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Posts Tagged ‘City of Alhambra’

CA.Pres.Found.Conf.Joyce&BarbaraBy Joyce Amaro

Spring has sprung! We’ve all been enjoying the “superbloom”, gentle showers and warmer weather that spring always brings. Here at APG, we’ve also been springing into action to move Alhambra closer to the adoption of a historic preservation ordinance. Here’s a summary of just a few of the activities we’ve been busy with since the beginning of the new year.

At the end of February, I attended a Mills Act Workshop hosted by Pasadena Heritage. This was a good opportunity to learn more about the Mills Act and how owners of historic homes may one day be able to benefit from it here in Alhambra. You can learn more about the Mills Act here.

As many of you are aware, the City of Alhambra heard an appeal of the Lowe’s Development on Fremont on February 27. APG Board Members were in attendance and several spoke at the City Council meeting. The latest information on the Lowe’s Development project can be found here.

In March, I met with City of Alhambra City Manager Mark Yokoyama and Development Services Director Tonya Pace to discuss the status of the adoption of a preservation ordinance in Alhambra and next steps.  Both stated that the adoption of a preservation ordinance as well as the adoption of a Mills Act Program in Alhambra would be addressed in the upcoming release of the City’s General Plan. As you may remember, APG members participated in the 2015 General Plan Survey as well as the community meetings, providing vital input to the City of Alhambra on the need for a historic preservation ordinance. After this meeting with the City of Alhambra, I am more hopeful than ever that APG’s hard work is about to pay off and that we will see goals related to both of a preservation ordinance and the Mills Act included in Alhambra’s draft General Plan. We are still awaiting the release of the draft General Plan. We will let all of you know as soon as we hear more from the City of Alhambra.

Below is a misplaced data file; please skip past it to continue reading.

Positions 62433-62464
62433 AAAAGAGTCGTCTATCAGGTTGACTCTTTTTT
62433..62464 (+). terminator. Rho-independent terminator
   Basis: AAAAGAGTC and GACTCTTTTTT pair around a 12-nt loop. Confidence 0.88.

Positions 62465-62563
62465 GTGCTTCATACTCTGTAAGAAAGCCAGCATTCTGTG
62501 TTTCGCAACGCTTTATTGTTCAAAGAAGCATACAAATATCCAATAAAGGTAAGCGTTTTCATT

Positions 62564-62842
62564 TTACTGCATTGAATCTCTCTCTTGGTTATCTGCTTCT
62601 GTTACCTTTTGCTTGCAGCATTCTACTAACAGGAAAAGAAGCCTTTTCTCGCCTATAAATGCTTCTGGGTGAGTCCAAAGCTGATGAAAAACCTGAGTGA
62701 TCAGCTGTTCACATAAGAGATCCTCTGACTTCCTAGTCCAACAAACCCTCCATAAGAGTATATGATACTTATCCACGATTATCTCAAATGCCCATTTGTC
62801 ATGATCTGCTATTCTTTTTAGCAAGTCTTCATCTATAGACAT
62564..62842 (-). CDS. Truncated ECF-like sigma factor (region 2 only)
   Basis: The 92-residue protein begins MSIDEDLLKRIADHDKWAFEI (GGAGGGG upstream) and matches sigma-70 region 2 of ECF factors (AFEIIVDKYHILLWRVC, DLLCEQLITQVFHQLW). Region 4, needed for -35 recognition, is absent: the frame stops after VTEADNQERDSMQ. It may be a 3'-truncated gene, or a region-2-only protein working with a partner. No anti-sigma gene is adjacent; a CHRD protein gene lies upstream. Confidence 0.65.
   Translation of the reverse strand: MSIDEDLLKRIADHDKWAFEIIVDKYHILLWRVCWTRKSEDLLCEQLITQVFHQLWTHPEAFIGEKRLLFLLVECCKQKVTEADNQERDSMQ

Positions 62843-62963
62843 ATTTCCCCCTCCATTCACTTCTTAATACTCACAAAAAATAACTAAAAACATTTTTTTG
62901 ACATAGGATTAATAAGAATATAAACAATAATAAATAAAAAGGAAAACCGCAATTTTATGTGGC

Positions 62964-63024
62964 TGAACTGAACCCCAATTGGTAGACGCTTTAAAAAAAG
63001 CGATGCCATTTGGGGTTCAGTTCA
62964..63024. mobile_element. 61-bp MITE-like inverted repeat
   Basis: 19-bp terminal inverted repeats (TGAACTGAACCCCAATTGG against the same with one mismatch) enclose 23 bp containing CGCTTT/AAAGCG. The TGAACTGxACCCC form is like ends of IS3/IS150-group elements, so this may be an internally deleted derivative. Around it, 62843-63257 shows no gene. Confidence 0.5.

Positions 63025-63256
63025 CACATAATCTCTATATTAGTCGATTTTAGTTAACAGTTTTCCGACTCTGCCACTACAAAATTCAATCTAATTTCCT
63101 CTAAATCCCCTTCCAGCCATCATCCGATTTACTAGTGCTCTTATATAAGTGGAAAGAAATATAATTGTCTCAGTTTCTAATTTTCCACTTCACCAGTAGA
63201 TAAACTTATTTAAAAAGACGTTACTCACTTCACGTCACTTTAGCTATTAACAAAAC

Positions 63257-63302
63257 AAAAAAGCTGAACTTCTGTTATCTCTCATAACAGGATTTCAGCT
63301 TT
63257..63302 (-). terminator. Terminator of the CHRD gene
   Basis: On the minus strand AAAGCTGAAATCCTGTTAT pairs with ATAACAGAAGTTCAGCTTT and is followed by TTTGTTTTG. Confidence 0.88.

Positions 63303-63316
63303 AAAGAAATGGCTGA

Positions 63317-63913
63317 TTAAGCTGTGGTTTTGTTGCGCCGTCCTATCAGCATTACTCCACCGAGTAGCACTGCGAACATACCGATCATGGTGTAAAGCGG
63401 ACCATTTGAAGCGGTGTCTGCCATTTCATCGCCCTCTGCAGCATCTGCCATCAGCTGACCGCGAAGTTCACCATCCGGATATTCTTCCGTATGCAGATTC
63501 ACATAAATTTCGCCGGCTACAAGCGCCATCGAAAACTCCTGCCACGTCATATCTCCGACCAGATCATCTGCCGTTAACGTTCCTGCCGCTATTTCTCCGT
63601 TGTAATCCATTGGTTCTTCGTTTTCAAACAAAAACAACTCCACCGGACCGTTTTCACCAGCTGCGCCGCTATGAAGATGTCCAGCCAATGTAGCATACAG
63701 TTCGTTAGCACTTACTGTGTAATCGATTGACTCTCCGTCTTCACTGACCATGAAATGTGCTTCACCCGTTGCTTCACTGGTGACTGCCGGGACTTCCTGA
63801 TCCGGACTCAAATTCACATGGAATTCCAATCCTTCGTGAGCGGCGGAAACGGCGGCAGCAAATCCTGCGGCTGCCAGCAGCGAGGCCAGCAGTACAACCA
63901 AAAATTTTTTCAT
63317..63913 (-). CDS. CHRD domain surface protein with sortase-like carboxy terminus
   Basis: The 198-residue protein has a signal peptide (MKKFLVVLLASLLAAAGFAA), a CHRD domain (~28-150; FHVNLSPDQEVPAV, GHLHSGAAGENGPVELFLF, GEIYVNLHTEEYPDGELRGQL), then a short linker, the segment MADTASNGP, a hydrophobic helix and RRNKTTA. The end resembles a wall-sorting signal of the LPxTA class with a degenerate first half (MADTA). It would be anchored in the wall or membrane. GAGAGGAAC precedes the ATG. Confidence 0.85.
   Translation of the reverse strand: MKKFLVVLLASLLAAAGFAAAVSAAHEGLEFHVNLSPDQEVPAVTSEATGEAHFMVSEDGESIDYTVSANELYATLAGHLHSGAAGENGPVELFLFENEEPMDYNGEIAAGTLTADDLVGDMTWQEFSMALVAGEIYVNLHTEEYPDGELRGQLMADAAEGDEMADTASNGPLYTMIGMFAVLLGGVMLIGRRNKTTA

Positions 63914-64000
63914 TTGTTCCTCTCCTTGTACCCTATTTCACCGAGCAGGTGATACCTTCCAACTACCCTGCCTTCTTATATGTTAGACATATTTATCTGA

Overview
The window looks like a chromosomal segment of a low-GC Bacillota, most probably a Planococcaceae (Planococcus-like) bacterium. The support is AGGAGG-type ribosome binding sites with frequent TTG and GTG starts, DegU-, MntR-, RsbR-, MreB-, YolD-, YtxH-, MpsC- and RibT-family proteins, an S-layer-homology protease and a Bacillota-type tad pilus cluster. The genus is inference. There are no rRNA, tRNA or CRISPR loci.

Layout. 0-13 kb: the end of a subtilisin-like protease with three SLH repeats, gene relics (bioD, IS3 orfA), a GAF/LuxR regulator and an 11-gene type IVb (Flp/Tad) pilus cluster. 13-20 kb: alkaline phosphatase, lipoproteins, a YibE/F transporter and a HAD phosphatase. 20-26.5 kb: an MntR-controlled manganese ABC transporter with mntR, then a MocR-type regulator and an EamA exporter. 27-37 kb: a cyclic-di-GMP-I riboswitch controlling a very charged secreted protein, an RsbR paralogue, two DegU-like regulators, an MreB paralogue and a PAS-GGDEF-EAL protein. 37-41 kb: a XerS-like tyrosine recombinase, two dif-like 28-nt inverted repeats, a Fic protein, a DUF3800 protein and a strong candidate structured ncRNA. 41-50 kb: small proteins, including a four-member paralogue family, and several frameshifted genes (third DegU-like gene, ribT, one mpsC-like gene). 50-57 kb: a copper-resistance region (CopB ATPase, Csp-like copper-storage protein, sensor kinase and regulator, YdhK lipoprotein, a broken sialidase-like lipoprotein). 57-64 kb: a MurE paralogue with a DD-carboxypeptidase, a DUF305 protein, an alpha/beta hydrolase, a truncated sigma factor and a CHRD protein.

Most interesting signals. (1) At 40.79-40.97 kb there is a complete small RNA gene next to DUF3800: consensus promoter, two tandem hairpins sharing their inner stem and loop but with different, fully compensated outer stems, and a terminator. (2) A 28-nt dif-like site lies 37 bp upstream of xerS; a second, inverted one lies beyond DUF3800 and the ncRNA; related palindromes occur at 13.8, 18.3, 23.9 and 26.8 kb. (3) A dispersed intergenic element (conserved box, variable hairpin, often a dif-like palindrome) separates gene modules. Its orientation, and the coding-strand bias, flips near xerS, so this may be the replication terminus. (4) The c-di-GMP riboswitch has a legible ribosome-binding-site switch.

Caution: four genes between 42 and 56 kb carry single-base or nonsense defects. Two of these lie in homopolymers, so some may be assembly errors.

Recently, I was asked to serve on Alhambra’s Source’s Community Advisory Board.  I am honored to serve on this advisory board as this vital community resource takes steps towards becoming a non-profit organization.  In mid-April, I met with the Alhambra Source’s editor Phoenix Tso to discuss an article the Alhambra Source plans on writing about Alhambra’s need for a preservation ordinance. I’ll be sure to send it your way once it’s written.

On May 12, Barbara Beckley and I were honored to present “Putting Alhambra on the Map” at the California Preservation Foundation’s annual conference “Preservation at the Forefront” in Pasadena. You may remember the Google map APG created last spring, which maps out Alhambra’s historic homes, businesses, churches and schools. Barbara and I presented information on how the map was created as well as APG’s current and future plans for the map. Have you checked out APG’s Alhambra Historic Resources map lately? We’re in the process of adding photos of historic homes to the map. If you know of a home you would like to include, please send it my way at info@alhambrapreservation.org.

Lastly, be sure and put June 29 on your calendar! APG will be hosting an early summer evening event “Coffee with a Council Member” on Thursday, June 29, 2017. More details will be forthcoming in the next few weeks, but you don’t want to miss this opportunity to meet Alhambra’s two new council members, Jeff Maloney and David Mejia. This is your chance to spend some time with them and ask them about issues facing your neighborhood and our city.

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IMG_7364On January 13, the City of Alhambra hosted the second General Plan Community Meeting at the Civic Center Library. Approximately 100 Alhambrans attended the workshop. The presentation given by the city’s consultant included information about the surveys that were collected this past summer and recommendations for Alhambra’s future. Here are a few of the evening’s highlights:

– Consultants conducted 400 random phone surveys from June 25 – July 9, 2015 with respondents prioritizing the enhancement of existing city services, the protection of the city’s character/quality of life and ensuring the health of the city’s economy and job market.